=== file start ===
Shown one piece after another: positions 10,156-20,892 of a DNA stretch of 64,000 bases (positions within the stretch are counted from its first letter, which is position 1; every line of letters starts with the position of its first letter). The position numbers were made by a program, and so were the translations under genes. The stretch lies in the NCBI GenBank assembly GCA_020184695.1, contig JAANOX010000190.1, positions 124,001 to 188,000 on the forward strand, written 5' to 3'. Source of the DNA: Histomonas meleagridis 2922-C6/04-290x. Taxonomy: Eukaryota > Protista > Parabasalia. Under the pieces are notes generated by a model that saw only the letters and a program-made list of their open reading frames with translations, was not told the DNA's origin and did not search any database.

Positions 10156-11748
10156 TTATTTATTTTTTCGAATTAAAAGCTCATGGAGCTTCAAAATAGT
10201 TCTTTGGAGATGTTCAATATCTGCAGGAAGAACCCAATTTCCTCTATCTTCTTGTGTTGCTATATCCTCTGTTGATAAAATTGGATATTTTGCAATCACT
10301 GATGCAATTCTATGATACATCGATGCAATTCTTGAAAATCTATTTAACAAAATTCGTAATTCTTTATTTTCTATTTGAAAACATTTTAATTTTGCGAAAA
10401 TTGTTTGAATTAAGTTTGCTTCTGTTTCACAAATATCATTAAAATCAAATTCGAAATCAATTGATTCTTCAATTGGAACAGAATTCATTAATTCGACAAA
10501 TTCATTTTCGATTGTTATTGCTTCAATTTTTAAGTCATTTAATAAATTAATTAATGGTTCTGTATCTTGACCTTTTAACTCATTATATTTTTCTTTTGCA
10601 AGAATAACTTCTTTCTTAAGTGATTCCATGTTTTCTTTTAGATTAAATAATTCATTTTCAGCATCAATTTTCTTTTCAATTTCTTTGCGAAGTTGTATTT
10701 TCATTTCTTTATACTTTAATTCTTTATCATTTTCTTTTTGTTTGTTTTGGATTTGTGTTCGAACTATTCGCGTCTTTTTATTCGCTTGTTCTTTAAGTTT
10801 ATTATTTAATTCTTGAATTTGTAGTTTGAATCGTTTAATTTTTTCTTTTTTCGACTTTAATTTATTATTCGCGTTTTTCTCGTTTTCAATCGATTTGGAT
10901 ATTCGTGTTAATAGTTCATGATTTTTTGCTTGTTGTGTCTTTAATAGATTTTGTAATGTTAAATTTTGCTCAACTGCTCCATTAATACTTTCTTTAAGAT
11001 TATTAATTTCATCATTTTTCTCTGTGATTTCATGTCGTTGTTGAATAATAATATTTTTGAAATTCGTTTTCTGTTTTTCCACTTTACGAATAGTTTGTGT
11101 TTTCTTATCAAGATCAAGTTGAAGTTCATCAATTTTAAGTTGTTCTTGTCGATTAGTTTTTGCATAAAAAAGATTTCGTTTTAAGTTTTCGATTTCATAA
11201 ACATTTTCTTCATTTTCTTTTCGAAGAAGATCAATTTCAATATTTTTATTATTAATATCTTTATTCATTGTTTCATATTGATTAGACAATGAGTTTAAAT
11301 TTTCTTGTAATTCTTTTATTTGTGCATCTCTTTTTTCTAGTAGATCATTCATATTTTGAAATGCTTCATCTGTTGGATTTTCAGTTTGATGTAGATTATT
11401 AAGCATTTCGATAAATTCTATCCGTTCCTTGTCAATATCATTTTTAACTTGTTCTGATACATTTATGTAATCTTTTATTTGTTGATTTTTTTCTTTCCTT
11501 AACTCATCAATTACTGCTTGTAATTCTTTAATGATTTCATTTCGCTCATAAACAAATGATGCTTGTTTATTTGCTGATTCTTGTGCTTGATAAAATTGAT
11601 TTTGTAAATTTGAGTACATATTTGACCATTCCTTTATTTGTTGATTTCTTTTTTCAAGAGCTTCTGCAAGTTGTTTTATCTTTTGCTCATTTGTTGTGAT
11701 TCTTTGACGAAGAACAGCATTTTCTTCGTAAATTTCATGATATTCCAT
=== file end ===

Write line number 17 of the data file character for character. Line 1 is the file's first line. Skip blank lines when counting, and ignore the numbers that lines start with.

11501 AACTCATCAATTACTGCTTGTAATTCTTTAATGATTTCATTTCGCTCATAAACAAATGATGCTTGTTTATTTGCTGATTCTTGTGCTTGATAAAATTGAT